(Chen is credited as M.O.T.C., which I tried to decode for a while before I realized it’s the initials of the great movie he stars in from director Keanu Reeves. Duh.)
Nobody could fill Yuen Woo Ping’s shoes, though choreographer Joshua Grothe (Sense8) and stunt coordinators Scott Rogers and Jonathan Eusebio (JOHN WICK, BIRDS OF PREY) do work in lots of cool running up walls and twirling over cars and shit, and Reeves does quite a bit of hand-to-hand, as you’d hope. Bugs slides down the sign from the first film’s Heart o’ the City Hotel, busting light bulbs in what I took as an homage to POLICE STORY. But, whether it’s meant as a change of pace or a comment on modern action or what, Wachowski trades the awed slo-mo for more of a chaotic run and gun style. I think it’s most effective in Neo’s one-on-ones. I did like the big sequence where the rebels travel dark streets mobbed by hordes of bots in almost a fast zombie type of battle, and The Matrix using its residents as artillery shells is a terrifying new development. But I can’t say it wouldn’t be improved by more carefully planned shots.
Big action spectacle and Yuen Woo Ping choreography are not all I love about the MATRIX trilogy, but they certainly are a big part of it. So the miracle here is how much RESURRECTIONS still works for me without them.
Well, not entirely without them. It climaxes in a truly incredible stunt – Reeves and Moss themselves jumping off a 43 story highrise in San Francisco, suspended by wires, something they shot “around 19 or 20 times” according to Reeves, at sunrise so they could use the natural lighting. Though it doesn’t have that green screen look we’re used to, Wachowski is so much more interested in the emotions of the characters than in showing off what they did that I suspect many viewers won’t even realize it was a stunt. Which kinda makes it even more impressive.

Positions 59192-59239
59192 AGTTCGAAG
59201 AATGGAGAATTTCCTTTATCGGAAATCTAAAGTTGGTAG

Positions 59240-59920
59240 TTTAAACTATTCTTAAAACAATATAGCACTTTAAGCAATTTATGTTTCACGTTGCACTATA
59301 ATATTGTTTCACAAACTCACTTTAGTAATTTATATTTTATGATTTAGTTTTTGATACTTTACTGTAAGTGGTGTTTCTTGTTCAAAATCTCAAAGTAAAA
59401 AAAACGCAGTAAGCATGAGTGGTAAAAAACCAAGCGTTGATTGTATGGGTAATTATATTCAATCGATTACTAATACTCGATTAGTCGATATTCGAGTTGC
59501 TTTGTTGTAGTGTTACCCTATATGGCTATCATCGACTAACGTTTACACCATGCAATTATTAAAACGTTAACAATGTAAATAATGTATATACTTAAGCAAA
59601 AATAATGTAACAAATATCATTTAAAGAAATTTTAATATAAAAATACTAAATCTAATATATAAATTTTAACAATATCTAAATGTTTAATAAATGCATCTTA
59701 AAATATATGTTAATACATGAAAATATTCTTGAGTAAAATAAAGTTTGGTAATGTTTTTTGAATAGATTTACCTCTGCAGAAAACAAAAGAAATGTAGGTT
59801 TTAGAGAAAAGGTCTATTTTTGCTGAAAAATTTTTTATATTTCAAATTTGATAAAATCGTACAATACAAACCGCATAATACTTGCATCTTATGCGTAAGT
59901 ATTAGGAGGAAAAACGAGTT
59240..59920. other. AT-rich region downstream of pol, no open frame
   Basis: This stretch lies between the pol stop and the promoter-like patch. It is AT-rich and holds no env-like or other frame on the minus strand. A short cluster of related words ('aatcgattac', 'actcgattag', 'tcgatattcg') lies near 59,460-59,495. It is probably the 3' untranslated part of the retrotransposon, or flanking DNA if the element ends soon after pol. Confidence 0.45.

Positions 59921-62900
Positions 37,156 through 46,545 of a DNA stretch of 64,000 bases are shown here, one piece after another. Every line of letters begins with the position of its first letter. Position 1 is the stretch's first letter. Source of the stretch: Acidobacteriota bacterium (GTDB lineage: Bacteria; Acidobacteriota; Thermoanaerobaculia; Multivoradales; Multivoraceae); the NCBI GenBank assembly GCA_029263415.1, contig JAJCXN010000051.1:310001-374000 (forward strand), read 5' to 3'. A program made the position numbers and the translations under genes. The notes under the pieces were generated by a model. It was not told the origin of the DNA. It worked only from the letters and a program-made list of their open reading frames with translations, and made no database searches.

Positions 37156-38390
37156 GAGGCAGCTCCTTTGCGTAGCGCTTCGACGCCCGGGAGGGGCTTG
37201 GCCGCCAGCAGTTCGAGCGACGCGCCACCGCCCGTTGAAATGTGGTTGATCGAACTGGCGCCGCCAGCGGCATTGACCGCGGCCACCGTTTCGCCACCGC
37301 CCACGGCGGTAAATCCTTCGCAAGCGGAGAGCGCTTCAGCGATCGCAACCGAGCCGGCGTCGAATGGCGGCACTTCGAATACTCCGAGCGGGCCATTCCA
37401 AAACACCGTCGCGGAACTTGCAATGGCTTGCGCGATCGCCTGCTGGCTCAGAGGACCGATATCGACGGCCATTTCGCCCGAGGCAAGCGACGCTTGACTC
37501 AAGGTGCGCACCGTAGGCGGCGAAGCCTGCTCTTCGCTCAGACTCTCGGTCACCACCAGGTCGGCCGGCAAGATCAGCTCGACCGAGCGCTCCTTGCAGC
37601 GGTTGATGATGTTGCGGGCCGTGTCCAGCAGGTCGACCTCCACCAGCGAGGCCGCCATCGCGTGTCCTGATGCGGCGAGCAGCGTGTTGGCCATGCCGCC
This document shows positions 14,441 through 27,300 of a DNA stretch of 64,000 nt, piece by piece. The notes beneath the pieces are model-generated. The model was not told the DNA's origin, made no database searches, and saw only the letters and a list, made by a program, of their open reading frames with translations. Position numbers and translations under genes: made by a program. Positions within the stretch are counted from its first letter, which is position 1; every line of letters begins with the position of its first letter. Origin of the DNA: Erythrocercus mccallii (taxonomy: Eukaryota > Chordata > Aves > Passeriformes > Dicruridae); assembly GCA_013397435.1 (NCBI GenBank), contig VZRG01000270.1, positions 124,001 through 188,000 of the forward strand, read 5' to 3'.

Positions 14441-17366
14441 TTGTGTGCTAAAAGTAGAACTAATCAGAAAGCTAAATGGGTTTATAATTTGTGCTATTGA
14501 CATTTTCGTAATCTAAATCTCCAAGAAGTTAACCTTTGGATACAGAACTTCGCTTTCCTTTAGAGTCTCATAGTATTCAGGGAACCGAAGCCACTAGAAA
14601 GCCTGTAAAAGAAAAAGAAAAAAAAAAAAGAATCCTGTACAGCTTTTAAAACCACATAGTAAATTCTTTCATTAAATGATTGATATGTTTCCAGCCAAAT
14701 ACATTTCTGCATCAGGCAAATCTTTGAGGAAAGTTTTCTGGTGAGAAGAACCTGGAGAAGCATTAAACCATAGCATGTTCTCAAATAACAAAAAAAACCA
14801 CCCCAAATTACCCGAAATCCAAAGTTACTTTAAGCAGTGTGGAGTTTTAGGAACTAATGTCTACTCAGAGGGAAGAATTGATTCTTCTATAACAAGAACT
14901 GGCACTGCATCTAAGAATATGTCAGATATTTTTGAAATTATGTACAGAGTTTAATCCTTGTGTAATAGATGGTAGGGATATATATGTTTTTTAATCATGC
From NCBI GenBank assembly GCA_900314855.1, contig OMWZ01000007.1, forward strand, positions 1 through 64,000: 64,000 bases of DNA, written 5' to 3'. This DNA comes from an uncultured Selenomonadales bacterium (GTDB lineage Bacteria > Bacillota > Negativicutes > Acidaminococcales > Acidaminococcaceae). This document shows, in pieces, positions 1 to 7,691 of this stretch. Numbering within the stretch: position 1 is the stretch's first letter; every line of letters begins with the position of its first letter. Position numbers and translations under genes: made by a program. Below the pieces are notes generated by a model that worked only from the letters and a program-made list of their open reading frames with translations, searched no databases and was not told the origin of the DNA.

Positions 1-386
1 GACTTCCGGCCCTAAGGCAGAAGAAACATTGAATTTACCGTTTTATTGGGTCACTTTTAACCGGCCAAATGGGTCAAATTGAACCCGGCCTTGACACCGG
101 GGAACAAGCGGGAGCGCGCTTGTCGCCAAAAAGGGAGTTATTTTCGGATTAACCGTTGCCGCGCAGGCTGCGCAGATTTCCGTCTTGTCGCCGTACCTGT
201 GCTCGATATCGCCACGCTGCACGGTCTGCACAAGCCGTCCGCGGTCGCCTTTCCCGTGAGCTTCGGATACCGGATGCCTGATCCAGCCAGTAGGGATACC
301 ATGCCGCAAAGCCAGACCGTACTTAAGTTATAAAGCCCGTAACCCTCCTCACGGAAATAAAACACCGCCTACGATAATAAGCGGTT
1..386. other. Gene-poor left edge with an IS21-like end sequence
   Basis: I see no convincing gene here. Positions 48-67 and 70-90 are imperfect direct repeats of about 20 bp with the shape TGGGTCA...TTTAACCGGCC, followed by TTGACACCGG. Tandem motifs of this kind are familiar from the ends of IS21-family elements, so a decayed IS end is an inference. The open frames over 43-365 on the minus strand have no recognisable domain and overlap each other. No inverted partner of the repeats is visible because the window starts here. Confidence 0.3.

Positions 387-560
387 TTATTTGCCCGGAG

“Everything was simpler back then. People wanted to be free. It’s different now.”
Only Wachowski (or maybe Spike Lee) would give us a cool new next-gen character and name her “Bugs.” It’s maybe a joke about the WB corporation, the Alice in Wonderland rabbit symbolism, and spying and programming lingo. Or maybe it’s just a good weird name for a futuristic kung fu lady with blue hair who awakens Neo for the second time and helps change the world again. Either way, I approve.
After “Thomas” meets a Morpheus-Smith hybrid (Yahya Abdul-Mateen II, AQUAMAN, US) program that he himself created (see also: COOL WORLD, MONKEYBONE) he is re-woke and Bugs switches from audience surrogate to tour guide of the new reality 60 years after REVOLUTIONS. Though I’m overall positive on the STAR WARS sequel trilogy, it bums me out how it basically voids what was the triumphant ending of Lucas’ trilogy/sextet – turns out the Empire just got a new name and helmets and the war went on for generations more. So I really appreciate the scene in RESURRECTIONS where Neo worries that “It feels like everything I did, everything we did, like none of it mattered,” but Bugs shows him how he “changed everything.” The truce he created with the machines (who now prefer to be called Synthients) “had a huge impact on their world” – so much so that three of them are on Bugs’ hovercraft crew, and were instrumental in rescuing him. (I love that this also fulfills the promise of my favorite ANIMATRIX short, Matriculated, where humans tried to recruit robots to their side.)